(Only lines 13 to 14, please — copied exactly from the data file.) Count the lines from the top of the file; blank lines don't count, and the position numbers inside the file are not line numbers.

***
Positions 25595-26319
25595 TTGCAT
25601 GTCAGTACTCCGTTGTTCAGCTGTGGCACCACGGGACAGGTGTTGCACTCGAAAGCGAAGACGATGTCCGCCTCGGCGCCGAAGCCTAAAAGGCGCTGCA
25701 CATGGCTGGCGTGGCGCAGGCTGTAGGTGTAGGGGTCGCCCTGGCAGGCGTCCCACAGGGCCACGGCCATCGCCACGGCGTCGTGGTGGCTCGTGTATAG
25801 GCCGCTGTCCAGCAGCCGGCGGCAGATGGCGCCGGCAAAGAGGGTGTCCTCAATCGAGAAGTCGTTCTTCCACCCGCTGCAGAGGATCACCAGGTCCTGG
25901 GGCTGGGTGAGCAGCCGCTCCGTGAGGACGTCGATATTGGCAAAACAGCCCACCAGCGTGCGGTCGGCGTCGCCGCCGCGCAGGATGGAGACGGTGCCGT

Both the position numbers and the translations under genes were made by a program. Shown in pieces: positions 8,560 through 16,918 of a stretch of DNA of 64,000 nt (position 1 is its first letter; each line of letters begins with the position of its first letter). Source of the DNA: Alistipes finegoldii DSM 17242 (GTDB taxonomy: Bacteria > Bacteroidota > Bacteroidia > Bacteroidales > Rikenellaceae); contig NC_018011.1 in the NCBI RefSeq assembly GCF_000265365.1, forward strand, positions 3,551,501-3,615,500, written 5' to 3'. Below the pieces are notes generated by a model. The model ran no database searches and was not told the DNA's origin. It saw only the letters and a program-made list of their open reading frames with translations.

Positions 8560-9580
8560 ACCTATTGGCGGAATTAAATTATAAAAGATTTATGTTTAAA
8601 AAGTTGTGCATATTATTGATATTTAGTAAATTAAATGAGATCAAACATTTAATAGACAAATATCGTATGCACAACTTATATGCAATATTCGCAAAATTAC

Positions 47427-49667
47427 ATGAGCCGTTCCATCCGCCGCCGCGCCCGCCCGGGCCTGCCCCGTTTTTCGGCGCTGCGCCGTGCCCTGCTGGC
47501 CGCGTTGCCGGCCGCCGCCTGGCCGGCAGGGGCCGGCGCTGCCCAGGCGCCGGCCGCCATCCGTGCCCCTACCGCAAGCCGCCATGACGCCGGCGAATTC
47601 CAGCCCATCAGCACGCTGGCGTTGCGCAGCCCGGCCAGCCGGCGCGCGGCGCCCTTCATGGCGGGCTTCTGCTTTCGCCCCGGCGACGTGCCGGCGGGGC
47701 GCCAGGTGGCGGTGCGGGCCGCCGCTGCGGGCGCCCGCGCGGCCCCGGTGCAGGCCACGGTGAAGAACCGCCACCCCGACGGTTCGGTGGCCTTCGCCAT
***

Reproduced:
47501 CGCGTTGCCGGCCGCCGCCTGGCCGGCAGGGGCCGGCGCTGCCCAGGCGCCGGCCGCCATCCGTGCCCCTACCGCAAGCCGCCATGACGCCGGCGAATTC
47601 CAGCCCATCAGCACGCTGGCGTTGCGCAGCCCGGCCAGCCGGCGCGCGGCGCCCTTCATGGCGGGCTTCTGCTTTCGCCCCGGCGACGTGCCGGCGGGGC